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It’s not unusual, considering HCMF’s openness to stepping outside the bounds of convention, for a new work at the festival to have to overcome how extraordinary it is. That was certainly the case in Huddersfield Town Hall yesterday afternoon, where Christian Marclay‘s Investigations received its world première. It wasn’t just that the piece had been hyped up beforehand, but the more simple fact that it’s not every day you get to see twenty pianos – two grands, 12 baby grands and six uprights – used in a composition. Even before the music had started, and for some time after, one had to overcome the mere spectacle of it. This very evidently could be felt among the audience, who took some time to progress from marvelling at the number of pianos and laughing at the unusual antics of the pianists, to settling down and starting to engage more meaningfully with the music.

The piece uses 100 photos of pianists in the act of performing as its ‘score’; this set of images is given to each of the twenty pianists who then need to interpret the photos and notate below the image their rendition of what’s happening. These 100 pages of ‘score’ are played through by each pianist independently; obviously, this allows for considerable variation in the work’s duration, and on this occasion it lasted around 50 minutes.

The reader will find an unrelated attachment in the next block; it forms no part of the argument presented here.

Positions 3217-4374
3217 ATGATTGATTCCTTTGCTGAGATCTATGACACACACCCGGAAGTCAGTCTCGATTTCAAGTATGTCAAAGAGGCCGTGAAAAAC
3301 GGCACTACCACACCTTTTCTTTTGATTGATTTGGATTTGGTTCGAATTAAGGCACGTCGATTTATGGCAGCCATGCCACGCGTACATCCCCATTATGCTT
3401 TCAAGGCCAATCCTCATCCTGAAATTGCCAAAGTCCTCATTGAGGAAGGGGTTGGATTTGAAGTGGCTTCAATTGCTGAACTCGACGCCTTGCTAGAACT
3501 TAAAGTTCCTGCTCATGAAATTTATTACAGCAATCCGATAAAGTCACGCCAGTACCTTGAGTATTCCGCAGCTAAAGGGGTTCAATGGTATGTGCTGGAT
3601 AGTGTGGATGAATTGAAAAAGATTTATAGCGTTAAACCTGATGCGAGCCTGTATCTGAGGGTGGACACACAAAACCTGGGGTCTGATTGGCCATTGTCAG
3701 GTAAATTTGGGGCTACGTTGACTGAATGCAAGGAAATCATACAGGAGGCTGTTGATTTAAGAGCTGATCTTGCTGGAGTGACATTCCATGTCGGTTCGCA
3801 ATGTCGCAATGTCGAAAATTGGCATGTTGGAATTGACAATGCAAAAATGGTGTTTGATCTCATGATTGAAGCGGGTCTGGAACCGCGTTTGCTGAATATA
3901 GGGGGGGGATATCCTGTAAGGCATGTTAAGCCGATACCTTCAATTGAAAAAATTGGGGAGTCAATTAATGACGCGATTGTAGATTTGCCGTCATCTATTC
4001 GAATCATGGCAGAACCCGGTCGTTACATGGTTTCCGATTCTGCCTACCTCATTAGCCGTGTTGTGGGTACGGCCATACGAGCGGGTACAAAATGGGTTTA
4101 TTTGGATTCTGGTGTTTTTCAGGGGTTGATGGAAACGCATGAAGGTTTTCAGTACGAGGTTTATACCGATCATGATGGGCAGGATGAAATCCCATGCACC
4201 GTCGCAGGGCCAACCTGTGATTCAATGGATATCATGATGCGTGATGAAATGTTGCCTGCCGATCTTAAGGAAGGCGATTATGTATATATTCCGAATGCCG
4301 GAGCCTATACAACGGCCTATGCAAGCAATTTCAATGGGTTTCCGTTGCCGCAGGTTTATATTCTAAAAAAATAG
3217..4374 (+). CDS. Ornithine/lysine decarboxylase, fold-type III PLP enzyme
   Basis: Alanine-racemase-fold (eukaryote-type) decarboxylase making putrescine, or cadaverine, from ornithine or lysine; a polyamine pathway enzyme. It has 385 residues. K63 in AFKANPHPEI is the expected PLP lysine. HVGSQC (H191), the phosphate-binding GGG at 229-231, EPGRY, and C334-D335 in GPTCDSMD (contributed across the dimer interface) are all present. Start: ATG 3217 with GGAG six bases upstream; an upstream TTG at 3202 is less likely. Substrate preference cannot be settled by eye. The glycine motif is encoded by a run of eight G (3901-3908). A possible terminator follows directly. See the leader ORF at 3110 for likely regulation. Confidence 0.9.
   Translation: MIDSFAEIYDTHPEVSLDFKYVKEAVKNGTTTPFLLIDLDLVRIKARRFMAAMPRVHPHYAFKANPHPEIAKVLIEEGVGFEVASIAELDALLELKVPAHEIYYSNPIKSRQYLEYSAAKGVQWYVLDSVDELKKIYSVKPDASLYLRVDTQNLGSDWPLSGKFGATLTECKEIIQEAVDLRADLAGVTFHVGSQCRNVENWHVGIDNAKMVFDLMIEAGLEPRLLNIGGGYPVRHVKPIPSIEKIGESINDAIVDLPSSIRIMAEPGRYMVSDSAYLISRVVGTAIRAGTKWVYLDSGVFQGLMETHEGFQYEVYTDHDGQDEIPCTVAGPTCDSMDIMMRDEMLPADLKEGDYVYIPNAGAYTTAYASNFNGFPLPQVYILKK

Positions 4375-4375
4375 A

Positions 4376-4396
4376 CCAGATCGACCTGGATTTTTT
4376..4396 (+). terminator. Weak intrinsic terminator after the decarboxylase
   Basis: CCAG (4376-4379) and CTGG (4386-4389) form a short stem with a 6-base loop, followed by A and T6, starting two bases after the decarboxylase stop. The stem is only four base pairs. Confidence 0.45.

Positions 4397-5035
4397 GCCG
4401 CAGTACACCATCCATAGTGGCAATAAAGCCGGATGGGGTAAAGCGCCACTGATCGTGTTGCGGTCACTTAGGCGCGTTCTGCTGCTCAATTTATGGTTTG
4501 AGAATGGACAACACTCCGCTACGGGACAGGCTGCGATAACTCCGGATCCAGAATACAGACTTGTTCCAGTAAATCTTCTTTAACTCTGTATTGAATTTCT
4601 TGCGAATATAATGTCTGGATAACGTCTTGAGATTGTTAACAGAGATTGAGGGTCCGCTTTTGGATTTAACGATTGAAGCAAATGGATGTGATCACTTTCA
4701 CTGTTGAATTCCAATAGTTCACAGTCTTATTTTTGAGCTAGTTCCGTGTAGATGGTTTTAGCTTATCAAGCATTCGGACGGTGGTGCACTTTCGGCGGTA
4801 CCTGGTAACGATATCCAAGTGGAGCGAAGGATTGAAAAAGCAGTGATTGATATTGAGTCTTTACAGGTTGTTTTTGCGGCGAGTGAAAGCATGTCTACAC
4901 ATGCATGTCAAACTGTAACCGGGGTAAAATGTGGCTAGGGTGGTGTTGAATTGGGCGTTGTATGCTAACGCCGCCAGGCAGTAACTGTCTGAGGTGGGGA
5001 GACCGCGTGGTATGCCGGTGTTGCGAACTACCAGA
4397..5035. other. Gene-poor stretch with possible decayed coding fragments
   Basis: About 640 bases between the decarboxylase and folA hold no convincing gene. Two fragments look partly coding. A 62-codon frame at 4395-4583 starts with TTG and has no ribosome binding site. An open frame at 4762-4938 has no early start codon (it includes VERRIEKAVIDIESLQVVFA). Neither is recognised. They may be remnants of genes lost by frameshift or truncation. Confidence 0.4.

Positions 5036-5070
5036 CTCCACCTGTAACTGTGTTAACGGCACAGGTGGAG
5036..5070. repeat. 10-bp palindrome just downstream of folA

Marclay could hardly have titled the work better. From the outset it was clear that this was a lot more than just the sum of each individual pianists’ investigations (though it was that), being a much broader experiment investigating, among other things, the fundamental music-making progression from interpretation (of the score) to reproduction (performing it) to accumulation (combining with others). This last aspect was the most unexpected; while each pianist articulated their material independently, they nonetheless were intimately involved in each others’ performances, since a great many of the interpretations required two or more pianists in order to execute them. Regardless whether one focused on individual players or widened the scope to listen to assorted sub-groups or everyone, Investigations exposed the way that any creative act can be regarded as an agglomeration of small details, combining and coalescing to form larger shapes and structures. The primary way the piece did this was by being both an atomisation, constructed from a total of 2,000 individually perceptible musical moments (20 players x 100 images), and a distillation, each pianist seeking to present the essence of what is captured in each image – resulting in an overall emphasis on gesture as the fundamental musical building-block. (If a journey of a 1,000 miles begins with a single step, perhaps a composition of 2,000 ideas starts with a single gesture.) That’s not especially new or revelatory, of course, but the particular way it was teased out and manifested in Investigations was fascinating, reinforced further by the way the material petered out as each pianist finished, throwing yet more emphasis on the importance of each and every gesture. Read more

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HCMF 2018: Duo Gelland, Ensemble Mosaik